Another tip: by curving your marks around the implied contour of the shape or object you’re coloring, you can create an almost 3-D effect because it implies form.
Remember to keep in mind the size and shape of your marker as you work.
In contrast to their water-based cousins, these markers often have a bad odor and will bleed through paper. You should use them in a well-ventilated space and/or for limited periods at a time, as these odors can cause dizziness and headaches or even irritate your eyes. As for ink bleeding, as long as you have a buffer under the paper – I tend to use the cardboard back of a sketchbook, which is perfect for this purpose, or you can use a much thicker paper underneath the sheet you’re coloring on – you should be fine. You can also try specialized marker paper, which is treated with chemicals on one side to prevent, or at least minimize, the markers bleeding through.
However, with the marker paper, you can only use the untreated side for drawing (you’ll know immediately if you’ve mistaken one for the other; the marker ink beads up on the treated side). However, even the treated paper will not stop markers from bleeding outside your line art. Some pigments are worse than others, with dark reds and blues seeming to be the worst culprits.
It is a good idea whenever you get new markers to try out all the colors by drawing simple squares on a test piece of paper and coloring them in to see how the marker ink will behave; this way, you will know to look out for certain colors and avoid coloring right up to the lines with those ones to minimize bleed-over. You also will know exactly what the colors look like on paper, since they very rarely match the color of their packaging.
With alcohol-based markers, you can use many of the same techniques as with the water-based markers. I tend to put down the mid-tone colors first and then add the shading and highlights:
(Here's what the above piece looks like finished: Art trade - The broken bottle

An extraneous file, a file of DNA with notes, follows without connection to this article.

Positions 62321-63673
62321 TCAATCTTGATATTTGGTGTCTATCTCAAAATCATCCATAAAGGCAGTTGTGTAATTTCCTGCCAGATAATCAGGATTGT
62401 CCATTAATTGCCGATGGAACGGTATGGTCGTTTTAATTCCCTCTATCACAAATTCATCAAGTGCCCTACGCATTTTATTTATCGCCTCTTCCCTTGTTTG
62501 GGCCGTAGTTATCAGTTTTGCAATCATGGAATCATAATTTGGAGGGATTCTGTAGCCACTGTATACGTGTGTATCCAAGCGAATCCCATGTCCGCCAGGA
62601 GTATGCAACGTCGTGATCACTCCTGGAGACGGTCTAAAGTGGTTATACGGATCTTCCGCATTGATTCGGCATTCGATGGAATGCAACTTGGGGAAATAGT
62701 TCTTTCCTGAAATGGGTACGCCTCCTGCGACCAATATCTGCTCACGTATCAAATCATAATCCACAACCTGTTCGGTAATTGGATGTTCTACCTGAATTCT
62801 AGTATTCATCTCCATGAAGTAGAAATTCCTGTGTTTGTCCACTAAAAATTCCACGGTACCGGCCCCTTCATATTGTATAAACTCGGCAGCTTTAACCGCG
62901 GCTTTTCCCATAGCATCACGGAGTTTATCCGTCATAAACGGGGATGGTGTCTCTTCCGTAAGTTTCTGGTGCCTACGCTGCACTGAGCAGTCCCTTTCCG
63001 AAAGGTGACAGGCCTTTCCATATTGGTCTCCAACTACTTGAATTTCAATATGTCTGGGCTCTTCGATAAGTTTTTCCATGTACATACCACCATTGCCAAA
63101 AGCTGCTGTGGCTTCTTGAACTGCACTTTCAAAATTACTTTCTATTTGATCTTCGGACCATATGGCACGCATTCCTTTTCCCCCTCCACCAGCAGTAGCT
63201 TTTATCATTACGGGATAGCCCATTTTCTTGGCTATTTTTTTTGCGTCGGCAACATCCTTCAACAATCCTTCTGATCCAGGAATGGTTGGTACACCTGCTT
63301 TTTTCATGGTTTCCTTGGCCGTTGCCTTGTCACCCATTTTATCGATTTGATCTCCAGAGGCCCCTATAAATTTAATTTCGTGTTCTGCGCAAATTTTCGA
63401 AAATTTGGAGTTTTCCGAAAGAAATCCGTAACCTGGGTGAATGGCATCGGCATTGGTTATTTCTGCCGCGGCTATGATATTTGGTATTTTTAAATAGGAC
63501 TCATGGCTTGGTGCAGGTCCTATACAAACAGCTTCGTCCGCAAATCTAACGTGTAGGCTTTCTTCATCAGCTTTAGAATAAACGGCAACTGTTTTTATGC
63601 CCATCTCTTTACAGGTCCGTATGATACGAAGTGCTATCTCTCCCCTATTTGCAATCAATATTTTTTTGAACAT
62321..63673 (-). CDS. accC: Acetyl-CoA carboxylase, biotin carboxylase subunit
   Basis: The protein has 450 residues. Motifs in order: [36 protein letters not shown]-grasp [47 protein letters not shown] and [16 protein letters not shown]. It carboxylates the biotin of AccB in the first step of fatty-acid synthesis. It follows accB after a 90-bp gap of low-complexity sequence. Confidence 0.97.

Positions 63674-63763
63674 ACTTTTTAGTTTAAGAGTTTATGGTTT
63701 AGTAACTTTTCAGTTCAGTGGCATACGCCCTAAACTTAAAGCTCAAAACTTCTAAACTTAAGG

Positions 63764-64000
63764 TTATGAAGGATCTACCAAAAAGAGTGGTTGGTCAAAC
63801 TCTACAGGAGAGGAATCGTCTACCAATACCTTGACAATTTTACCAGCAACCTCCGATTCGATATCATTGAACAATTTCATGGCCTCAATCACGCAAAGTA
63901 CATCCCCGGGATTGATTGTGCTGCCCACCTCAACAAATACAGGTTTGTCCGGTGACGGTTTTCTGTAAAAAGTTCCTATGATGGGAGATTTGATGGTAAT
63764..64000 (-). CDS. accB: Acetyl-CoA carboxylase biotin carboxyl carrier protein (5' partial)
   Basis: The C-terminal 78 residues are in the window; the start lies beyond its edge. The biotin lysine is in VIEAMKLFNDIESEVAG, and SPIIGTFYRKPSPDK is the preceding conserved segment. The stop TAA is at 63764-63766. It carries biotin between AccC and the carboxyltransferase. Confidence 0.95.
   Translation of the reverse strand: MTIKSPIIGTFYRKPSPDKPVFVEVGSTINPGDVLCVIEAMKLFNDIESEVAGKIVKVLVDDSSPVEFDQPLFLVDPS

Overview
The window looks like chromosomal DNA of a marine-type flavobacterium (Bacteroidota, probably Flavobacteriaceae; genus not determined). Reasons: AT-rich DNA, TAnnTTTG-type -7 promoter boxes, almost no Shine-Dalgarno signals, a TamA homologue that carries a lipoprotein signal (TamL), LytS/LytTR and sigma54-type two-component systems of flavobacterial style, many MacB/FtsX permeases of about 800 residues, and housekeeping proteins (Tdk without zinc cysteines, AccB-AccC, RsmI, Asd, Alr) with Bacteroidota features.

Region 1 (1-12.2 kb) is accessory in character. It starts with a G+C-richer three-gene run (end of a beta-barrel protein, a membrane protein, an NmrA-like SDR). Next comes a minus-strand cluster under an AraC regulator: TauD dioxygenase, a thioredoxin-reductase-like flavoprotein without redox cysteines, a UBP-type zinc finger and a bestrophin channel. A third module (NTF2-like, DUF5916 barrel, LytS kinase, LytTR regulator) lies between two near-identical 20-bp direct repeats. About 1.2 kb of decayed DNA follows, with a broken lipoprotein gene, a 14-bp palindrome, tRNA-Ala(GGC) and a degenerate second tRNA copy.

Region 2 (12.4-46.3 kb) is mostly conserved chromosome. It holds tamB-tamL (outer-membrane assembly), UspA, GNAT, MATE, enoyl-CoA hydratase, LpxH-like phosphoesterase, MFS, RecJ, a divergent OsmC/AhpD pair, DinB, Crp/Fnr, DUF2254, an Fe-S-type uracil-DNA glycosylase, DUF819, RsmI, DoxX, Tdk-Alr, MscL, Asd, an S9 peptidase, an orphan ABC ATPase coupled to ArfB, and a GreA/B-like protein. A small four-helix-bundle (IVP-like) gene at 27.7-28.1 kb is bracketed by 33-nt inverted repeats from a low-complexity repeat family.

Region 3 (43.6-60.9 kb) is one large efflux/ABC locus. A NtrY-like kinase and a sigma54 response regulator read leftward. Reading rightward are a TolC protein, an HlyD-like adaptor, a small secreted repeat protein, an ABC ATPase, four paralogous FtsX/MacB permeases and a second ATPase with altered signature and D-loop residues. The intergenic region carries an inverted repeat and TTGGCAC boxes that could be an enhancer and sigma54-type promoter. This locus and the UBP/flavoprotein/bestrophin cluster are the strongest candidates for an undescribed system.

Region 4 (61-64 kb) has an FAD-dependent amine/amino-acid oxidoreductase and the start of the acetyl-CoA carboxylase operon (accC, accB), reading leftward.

There is one major advantage with alcohol-based markers: you can use lighter colors on top of darker ones! In fact, while most alcohol-based marker sets come with a colorless blender (it’s full of the alcohol solvent used in the other markers but contains no pigment), it’s far better to use lighter colors to blend instead because this will give your drawings more depth and impact. For example, a yellow alcohol-based marker was used to blend the hair in this drawing
If you go outside the lines, don’t sweat it too much. It comes with the medium. But if you want a perfectly clean look, you can always clean up spill-over on the computer later, and/or use white gel pen, or thicken the line art with ink pen to cover the slips.
Tips and other stuff to know
You don’t have
to get fancy paper. I almost always use computer paper, myself. What you want is smooth, bright white paper of a good weight. So I tend to get computer paper heavier than the standard 20 lb weight and as close to 100% bright as possible (at least 90% or better). You can certainly try others; Bristol paper and card stock are good, and marker paper has a very fine tooth and, as we discussed before, is treated to minimize bleed-through. Don’t be afraid to try colored papers, too!
If you are worried about ruining your drawing, use a scanner or copier machine to make a copy of the drawing and color the copy; this way, if you mess up, you can just make another copy of the original!
Scanning is by far the best way to digitize your marker drawings to share them on the internet. However, I know that not everyone has a scanner. Check your local thrift stores for scanners; I’ve found a few in the past year that were selling for as low as $5. If you can’t get a scanner, don’t fret, you can use a digital camera or even your phone to take a picture of the drawing. But it will take a few more steps to get the drawing presentation-ready:
- First, try to hang up the drawing – use matte or artist’s mounting tape to attach the drawing to the wall; taking a photo of the vertically oriented drawing will minimize skewing caused by perspective (you can correct it further with an image-editing program, for example the perspective tool in GIMP).